notes plus comments
the perl implementation
I'm using xargs to drive the parallelism and intermediate files to communicate between the map and reduce steps. I know perl has at least one, maybe more, parallelising libraries in CPAN, but I want to see what core perl can do on this dataset. Plus I'm lazy...
The intermediate files go into "tmp" with predictable names; we're not doing the "safe tmpdir" dance.
I tested only Ruby, Erlang, Elixir, and Python. Rough results on my laptop (HP something, 4 GB, i7, 2x2 CPUs, Fedora 22, 32-bit), are:
cold cache (*) warm cache new code: shell 1-liner 13.2 2.6 (see below) perl/no-mapreduce 12.3 6.3 perl/mapreduce 16.7 3.2 existing code: elixir binary 15.8 5.9 elixir regex 32.1 13.4 erlang binary 26.8 9.8 erlang regex 36.3 11.6 python 44.4 22.5 ruby 45.5 38.8 ruby-parallel 40.0 20.1
Cold cache means you first run
echo 3 > /proc/sys/vm/drop_caches as root.
The shell 1-liner is:
grep -h -i knicks tmp/tweets/tweets_* | cut -f2 | sort | uniq -c | sort -n -r > tmp/shell.output
This searches the whole line, including the "city" and "neighbourhood" fields and not just the "message" field, for the pattern. That's arguably a bug, but it's still worth comparing, if only to get a feel for how fast it might be. (And doesn't take much effort to write!)
Long time perl guy, love the language, believe xkcd 224 is actual fact. Dabbling in Elixir because of some really neat features. Not too worried about raw speed but this was a simple and fun exercise so I jumped in.
perl speed, "IO bound"-ness
The serial version (no-mapreduce) blows almost everything else away. Some lessons there. And it certainly looks IO-bound to me. Consider:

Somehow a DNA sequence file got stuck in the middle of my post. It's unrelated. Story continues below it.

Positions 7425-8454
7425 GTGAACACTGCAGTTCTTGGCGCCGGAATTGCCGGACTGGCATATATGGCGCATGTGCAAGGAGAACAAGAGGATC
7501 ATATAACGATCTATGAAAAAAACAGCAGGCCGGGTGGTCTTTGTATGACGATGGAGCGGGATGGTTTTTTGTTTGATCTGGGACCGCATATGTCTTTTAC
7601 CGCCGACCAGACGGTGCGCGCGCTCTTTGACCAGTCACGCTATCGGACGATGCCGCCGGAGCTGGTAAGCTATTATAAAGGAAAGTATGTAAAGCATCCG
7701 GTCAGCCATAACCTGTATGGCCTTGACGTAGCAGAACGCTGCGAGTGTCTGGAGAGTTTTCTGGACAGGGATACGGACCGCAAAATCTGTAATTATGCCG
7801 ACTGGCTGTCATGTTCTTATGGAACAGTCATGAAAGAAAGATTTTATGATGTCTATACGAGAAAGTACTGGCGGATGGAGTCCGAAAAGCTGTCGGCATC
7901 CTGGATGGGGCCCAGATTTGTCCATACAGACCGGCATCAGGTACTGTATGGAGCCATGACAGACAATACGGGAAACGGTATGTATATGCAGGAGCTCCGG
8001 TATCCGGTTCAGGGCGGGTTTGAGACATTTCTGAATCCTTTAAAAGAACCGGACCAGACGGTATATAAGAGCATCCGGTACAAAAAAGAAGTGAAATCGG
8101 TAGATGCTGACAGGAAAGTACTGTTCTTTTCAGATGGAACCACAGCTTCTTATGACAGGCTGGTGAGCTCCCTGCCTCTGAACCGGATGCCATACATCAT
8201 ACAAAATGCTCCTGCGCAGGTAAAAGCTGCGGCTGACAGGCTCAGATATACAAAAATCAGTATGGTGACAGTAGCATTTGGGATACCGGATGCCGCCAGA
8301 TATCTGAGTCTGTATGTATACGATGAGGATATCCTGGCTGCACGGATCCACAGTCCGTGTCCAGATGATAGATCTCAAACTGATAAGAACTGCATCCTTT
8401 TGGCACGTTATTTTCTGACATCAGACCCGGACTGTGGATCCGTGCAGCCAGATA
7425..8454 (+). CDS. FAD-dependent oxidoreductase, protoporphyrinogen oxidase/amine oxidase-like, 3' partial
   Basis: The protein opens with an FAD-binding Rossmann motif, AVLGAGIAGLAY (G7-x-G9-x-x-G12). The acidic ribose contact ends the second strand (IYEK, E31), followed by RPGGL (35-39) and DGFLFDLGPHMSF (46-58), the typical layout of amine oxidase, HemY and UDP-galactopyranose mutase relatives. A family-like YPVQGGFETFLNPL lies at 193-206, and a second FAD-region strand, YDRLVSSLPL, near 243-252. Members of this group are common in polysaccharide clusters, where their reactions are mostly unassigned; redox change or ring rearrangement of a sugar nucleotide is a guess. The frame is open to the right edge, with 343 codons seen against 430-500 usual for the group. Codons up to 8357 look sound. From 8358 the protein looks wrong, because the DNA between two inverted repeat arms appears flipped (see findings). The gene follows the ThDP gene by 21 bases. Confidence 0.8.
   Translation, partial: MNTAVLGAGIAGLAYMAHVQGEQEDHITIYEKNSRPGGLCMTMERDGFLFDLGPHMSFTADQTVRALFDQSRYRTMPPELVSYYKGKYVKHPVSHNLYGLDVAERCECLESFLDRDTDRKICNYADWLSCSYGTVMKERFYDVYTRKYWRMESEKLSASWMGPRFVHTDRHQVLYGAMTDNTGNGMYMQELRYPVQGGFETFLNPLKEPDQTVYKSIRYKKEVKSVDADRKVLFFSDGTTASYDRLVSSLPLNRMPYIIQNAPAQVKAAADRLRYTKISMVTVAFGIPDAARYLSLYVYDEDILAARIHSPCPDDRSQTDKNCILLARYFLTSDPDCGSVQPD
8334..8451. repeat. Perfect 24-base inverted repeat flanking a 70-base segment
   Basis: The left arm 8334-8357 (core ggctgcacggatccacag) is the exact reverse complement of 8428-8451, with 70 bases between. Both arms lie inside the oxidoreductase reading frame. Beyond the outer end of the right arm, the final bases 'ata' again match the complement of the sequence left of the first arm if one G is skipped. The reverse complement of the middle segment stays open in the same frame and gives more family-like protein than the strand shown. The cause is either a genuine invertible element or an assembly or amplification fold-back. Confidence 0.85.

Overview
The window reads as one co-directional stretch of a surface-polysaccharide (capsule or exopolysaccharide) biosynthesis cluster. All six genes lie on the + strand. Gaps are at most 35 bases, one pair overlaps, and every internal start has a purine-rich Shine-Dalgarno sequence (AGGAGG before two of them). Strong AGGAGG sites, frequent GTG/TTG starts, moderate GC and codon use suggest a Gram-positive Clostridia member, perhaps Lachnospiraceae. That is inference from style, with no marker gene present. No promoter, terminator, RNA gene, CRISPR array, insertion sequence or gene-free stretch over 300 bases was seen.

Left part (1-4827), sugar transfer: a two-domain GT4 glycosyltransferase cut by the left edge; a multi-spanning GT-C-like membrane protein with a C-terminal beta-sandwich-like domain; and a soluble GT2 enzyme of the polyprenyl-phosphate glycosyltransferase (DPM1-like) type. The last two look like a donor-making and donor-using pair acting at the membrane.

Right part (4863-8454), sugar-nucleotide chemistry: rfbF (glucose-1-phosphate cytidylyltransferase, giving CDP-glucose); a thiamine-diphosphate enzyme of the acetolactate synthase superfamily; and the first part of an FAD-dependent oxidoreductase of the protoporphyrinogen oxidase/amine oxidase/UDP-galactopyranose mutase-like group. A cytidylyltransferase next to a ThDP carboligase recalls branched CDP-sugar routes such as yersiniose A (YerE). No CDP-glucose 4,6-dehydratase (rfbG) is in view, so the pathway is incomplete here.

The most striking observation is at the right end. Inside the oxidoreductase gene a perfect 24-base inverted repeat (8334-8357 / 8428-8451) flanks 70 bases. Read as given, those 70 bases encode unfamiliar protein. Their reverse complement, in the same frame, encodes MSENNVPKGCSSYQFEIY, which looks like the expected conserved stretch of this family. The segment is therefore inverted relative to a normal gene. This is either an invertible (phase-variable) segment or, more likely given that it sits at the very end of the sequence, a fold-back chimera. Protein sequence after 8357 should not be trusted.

- with a cold cache, the serial version in perl, and the shell 1-liner, are the fastest
- with a warm cache, the data set fits entirely in buffer/cache on my laptop, which means "IO" is basically "CPU+RAM". Then the map-reduce version becomes faster than the serial.
python speed, Unicode
I'm actually surprised; I had always heard that python is plenty fast, and I can't help wondering if I screwed up somewhere. Or maybe it's better in 64-bit (my laptop is 32-bit).
Also, this is the only version that seems to handle Unicode properly. (Even
my perl version doesn't; patches welcome!). The
tweets_al file has the
following word in the message field somewhere:
120 midtown-midtown-south Manhattan #NYK#KNİCKS [...]
İ there? Only the python version catches it and counts it!
Elixir/Erlang speed, fitness, low-level code
First, this benchmark doesn't really play to Erlang/Elixir's strengths. None of the features that got me interested in Elixir can truly be brought to play (AFAICS).
That said, the "binary actor" stuff seems disappointingly low-level. The code
Util.parse_hood is not too different from what you might write in C using
permute_case part is another downer. If Jose ever runs
out of ideas on "what next to improve", this may be a good candidate for his
special brand of magic :)
Actually, both these versions have a subtle bug: they'll count tweets where the desired pattern appears in the "neighbourhod" or "city" fields also. I know there aren't any New York neighbourhoods or cities with names containing "knicks", but I mention this because I am pretty sure it will non-trivially impact the binary actor code.
Ruby speed (or lack thereof!)
Ruby's parallel version on a warm cache is slower than perl's serial version on a cold cache. Even worse, it's serial version appears to gain almost nothing from a warm cache. Again, it is possible I screwed up somehow, but that's what it looks like at the moment.